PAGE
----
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Posted at: Apr 16, 2018, 12:49 AM; last updated: Apr 16, 2018, 12:49 AM (IST)

Lessons learnt by fluke

Lessons learnt by fluke

DC Sharma

SEEING politicians using gimmicks and jumlas today, I get nostalgic. During my youth, only a few people would make use of tukka, tikdam and ghugi. Tukka or guesswork may work, or may land you in trouble. Tikdam is a cunning scheme which some people use to grind their own axe. And ghugi is simply putting your initials instead of taking the trouble of putting your full signatures. I have had a bitter experience with all three.

I was in BA-I, when my teacher of economics, a learned professor, naively told us how to get good marks. ‘Answers on Indian economy, particularly about why farming is backward, could bring good marks when you pack in more points....’ ‘But, Sir, if I forget to put more points, is there some other remedy?’ I humbly enquired. ‘Yes, you may easily make use of tukka! While writing points up to 15, you may miss a point here and there — writing up to five and then eight, nine, and then 11, 12… Examiners generally take evaluation work like the harvesting of a crop. They rarely go through all points. They only note the number of points and award marks.’ When the results were declared, I was expecting 80 per cent, but could barely reach 60. The use of tuka had dealt me a hard blow.

After completing MA in English, I tried to make use of tikdam. The job of a lecturer in English was vacant at a college in a border town of Punjab. A friend took me to a politician who promised to help me, provided I taught his daughter grammar. I took a room on rent there, and started coaching her. Thank God, the girl who basically knew nothing was brought on track. I was hopeful the tikdam would click in my favour. As per the interview date, I approached the politician, who at once lifted his phone, and rang up: “Hello, principal… he must be put on probation... mind it....’ And he put the receiver with a thud.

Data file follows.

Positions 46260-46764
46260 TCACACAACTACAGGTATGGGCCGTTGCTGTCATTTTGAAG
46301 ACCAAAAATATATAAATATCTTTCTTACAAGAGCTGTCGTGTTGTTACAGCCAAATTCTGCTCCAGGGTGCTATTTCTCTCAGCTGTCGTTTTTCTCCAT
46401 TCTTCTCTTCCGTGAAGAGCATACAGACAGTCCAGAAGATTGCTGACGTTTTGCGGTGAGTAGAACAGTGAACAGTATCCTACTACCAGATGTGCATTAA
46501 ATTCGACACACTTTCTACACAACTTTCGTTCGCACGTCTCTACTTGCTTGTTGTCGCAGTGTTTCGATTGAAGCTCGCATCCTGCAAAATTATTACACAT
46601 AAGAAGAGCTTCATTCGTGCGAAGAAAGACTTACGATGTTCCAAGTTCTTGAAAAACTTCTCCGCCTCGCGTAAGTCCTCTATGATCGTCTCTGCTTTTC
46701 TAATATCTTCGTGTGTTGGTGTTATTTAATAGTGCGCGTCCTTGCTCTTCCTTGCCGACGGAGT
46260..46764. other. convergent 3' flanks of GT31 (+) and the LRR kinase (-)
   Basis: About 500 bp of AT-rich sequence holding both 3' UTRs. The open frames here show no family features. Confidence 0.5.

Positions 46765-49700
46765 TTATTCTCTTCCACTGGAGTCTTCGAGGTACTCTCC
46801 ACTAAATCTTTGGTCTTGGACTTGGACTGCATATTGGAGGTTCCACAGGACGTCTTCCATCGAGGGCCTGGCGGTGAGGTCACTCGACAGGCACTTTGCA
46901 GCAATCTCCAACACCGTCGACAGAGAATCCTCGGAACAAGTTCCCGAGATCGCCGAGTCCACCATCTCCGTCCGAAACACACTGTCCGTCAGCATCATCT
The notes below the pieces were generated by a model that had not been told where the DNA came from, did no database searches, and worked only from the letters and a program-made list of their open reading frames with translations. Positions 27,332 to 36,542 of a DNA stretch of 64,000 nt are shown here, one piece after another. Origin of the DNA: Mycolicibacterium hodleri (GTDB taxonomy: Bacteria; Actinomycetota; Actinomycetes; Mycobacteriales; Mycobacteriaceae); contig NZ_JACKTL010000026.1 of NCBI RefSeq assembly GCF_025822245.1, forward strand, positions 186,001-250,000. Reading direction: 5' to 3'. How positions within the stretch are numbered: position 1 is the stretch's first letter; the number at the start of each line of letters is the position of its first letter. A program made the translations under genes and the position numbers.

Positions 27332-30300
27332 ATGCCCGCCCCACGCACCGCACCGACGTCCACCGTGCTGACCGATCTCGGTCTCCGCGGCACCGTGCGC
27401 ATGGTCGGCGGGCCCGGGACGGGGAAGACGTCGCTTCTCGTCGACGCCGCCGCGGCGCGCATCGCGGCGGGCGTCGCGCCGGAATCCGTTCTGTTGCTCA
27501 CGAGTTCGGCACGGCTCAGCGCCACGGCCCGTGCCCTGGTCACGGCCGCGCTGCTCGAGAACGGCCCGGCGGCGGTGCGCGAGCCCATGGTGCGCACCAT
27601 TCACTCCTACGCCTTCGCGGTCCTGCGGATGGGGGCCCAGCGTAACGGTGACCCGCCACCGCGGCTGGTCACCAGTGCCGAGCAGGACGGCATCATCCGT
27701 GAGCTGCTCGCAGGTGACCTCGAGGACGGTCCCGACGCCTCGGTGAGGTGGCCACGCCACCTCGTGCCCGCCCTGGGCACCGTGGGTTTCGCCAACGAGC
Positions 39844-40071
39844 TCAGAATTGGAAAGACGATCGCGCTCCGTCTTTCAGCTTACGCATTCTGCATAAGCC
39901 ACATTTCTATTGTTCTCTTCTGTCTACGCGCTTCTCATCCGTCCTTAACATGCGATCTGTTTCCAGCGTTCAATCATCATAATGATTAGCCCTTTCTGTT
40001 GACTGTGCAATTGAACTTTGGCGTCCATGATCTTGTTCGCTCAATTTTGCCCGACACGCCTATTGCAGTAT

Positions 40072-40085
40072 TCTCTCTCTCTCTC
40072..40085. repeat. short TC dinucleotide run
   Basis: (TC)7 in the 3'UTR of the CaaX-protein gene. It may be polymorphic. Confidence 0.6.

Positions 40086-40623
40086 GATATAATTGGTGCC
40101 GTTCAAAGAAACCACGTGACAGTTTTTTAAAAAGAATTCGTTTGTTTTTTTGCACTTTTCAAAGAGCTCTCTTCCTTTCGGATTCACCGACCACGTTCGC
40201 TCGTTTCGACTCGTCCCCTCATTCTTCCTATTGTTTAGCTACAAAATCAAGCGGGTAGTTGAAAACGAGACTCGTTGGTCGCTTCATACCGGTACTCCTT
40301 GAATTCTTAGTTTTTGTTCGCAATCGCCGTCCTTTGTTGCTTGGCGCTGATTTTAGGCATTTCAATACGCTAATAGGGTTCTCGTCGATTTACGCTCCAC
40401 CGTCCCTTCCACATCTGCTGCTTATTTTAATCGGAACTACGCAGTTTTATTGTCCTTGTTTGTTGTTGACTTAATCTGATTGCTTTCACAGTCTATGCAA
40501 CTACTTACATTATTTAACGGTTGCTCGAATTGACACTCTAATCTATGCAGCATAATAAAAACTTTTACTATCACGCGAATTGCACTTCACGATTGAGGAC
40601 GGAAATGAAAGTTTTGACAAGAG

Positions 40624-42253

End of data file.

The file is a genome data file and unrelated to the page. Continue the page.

Elated, I tried to impress upon the principal just before the interview was to start: ‘Sir, I am the one about whom you had received the telephone call this morning!’ ‘What? I have just returned from Delhi and you talk of a call in the morning!’ he rebuffed me. 

I had heard a lot about the lure of ghugi. When I brought the subject of Communicative English for the first time in Himachal from the Central Institute of English and Foreign Languages, Hyderabad, in 1995, I had to work more hard as students had to be prepared for practical exams in English too. Being awfully busy, I had little time to even sign their practical notebooks. Finding it convenient, I had started applying the rule of ghugi, simply putting my initials instead of my full signatures. While conducting the exams, I observed that a student had himself put my initials in his notebook. Though the initials seemed exactly like mine, he had erred to note that I would only use a fountain pen. 

That day onward, forget about tukka or tikdam, I never even used ghugi; thanks to the lessons I learnt at a price!

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